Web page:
སྒྲོལ་མ་[DOLMA]

It’s October 31, 1984. Delhi, India. Dolma dreads her everyday commute and her coworkers as she travels to her dream job, being the first in her family to work in an office. Her life alone in the big city is proving to not be as glamorous as she imagined having come from a small refugee settlement in the south and she tries to keep to herself. On this hot fall day, Dolma decides to stand up for herself, the same day that PM Indira Gandhi is assassinated.

July 1st

Separated from his younger brother, Sonam meets Jigme, a peculiar boy in the registration line at the Tibetan refugee transit school in Mussoorie, India. The young boys represent generations of Tibetan refugee children who created a chosen family in exile.

Gabe and Merlin look at the camera on each side of the photo, no smile. Merlin is fair and has short buzzed hair, and Gabe has long locks that comes just below the shoulders.

Gender Euphoria Project by Merlin Simard & Gabe Maharjan

bigT Collective

Merlin Simard (she/they/iel/elle) is a performer, playwright, dramaturge, and filmmaker originally from Tiohtiá:ke (Montréal) now based in Tkarón:to (Toronto). Her practice focuses on themes of access, gender euphoria, technology, and multilingual performance. Merlin has several bilingual (Français/English) works in development with Theatre Passe Muraille, Nightwood, and MBAM amongst others. As a performer, they have worked with many companies including Stratford, Crow’s & Outside the March. They co-run bigT with Gabe Maharjan.

Gabe Maharjan (they/them) is performance creator based between Tio’tià:ke/Montréal and Tkarón:to/Toronto. They have worked across the country as a performer, playwright, director, dramaturge and producer. Their play, Eva in Rio, was shortlisted for the 2020 PGC Emerging Playwright Award. They co-created E-TRANSFERS, a virtual performance experience, with Merlin Simard at 2020 Buddies Emerging Creators Unit. This season, Gabe will both be performing on the Centaur stage and premiering a commissioned play with Geordie Theatre.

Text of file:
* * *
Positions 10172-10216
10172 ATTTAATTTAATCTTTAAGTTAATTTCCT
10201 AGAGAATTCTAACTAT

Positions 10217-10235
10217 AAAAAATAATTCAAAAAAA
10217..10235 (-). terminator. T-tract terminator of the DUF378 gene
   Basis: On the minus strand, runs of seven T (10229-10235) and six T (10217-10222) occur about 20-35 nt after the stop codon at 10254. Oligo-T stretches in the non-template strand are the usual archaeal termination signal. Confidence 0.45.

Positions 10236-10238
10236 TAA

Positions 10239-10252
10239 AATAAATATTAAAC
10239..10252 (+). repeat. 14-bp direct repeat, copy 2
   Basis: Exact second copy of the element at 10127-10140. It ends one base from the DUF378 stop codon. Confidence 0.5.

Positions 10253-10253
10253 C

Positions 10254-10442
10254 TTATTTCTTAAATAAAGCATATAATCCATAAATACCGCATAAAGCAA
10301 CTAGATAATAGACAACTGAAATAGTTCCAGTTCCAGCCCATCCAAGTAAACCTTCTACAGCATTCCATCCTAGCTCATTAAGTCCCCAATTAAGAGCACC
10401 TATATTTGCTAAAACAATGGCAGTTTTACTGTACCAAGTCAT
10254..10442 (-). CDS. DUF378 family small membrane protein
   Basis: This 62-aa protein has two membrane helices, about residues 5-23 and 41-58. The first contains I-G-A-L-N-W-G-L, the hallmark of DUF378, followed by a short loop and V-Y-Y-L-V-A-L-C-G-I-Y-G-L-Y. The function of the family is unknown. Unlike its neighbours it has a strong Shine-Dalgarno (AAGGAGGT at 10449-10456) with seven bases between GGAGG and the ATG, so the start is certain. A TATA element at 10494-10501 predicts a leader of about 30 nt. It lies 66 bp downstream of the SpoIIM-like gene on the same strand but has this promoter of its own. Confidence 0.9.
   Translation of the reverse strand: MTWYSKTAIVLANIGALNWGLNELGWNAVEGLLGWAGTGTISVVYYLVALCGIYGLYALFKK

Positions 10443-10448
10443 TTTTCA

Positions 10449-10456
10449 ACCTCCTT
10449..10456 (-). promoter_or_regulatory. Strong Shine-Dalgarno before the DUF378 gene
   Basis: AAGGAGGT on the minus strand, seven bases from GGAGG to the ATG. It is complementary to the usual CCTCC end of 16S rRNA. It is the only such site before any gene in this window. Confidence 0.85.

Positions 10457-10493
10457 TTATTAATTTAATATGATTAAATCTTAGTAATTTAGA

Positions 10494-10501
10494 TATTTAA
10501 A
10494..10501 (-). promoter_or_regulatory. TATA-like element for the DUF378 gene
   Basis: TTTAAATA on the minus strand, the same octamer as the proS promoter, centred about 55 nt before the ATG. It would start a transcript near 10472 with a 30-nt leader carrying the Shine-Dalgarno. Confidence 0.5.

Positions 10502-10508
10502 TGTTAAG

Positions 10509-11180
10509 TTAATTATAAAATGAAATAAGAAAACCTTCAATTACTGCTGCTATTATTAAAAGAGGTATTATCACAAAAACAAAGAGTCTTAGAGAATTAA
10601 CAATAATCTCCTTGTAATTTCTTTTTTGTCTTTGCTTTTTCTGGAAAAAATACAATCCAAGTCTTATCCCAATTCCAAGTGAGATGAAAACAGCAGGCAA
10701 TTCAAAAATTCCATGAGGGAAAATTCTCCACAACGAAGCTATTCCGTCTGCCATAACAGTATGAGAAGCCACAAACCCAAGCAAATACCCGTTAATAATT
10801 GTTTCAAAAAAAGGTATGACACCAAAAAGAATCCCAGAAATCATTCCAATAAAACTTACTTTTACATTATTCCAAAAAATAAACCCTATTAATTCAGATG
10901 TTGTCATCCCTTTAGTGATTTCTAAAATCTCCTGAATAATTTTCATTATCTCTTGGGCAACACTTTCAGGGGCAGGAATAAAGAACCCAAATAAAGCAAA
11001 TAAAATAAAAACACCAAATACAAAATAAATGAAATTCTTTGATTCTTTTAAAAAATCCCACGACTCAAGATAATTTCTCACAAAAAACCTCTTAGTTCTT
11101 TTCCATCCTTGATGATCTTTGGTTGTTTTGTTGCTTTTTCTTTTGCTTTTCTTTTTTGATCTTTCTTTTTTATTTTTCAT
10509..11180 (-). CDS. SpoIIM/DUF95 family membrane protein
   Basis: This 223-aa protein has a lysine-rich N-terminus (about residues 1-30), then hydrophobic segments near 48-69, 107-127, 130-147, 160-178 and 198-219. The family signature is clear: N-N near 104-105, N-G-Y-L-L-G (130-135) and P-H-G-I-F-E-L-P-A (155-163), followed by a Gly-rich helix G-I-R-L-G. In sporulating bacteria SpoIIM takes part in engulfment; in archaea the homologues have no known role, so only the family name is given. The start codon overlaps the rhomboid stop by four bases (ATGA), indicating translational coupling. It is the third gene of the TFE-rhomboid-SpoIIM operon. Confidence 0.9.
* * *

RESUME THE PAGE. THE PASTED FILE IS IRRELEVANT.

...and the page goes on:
Gender Euphoria Project (Working Title) is an immersive performance piece that uses VR and 360 technology to create & facilitate tailored moments of gender euphoria. Would you forego exploration of your gender expression to maintain a sense of safety? Or would you bravely lean into the gender-nonconforming possibilities of expression in the virtual realm?

Leslie is an East Asian woman with long black hair, leaning on a surface with her hands covering her forehead, smiling at the camera. She is wearing a comfortable white blouse

What brings you in by Leslie Ting

Leslie Ting Productions

With performances described as “fire without smoke” (Strad) and “breathtaking” (Onstage), violinist and interdisciplinary artist Leslie Ting (she/her) has been creating immersive, music-driven performances since 2013 with her definitive work, Speculation. Nominated for the 2021 Pauline McGibbon Award for Emerging Theatre Director, Leslie’s work combines her specialized background as a classical musician and former practicing optometrist. She is dedicated to pushing boundaries in classical music and bridging demographics with the belief that live art can foster the empathy to spark social change.

I have that feeling again – it’s time to talk to someone. I know it, after 15 years of going to talk therapy on and off. But instead, I do 40 interviews with people who have and haven’t gone to therapy. What do other people do with the “feeling”? In this 6-part, installation-performance – with two newly commissioned electro-acoustic pieces for violin & electronics by Rose Bolton and Julia Mermelstein, live video projections, multi-channel surround sound, and a sandbox – we invite you, the audience, to explore where our roads end and our edges meet. We want to know – what brings you in?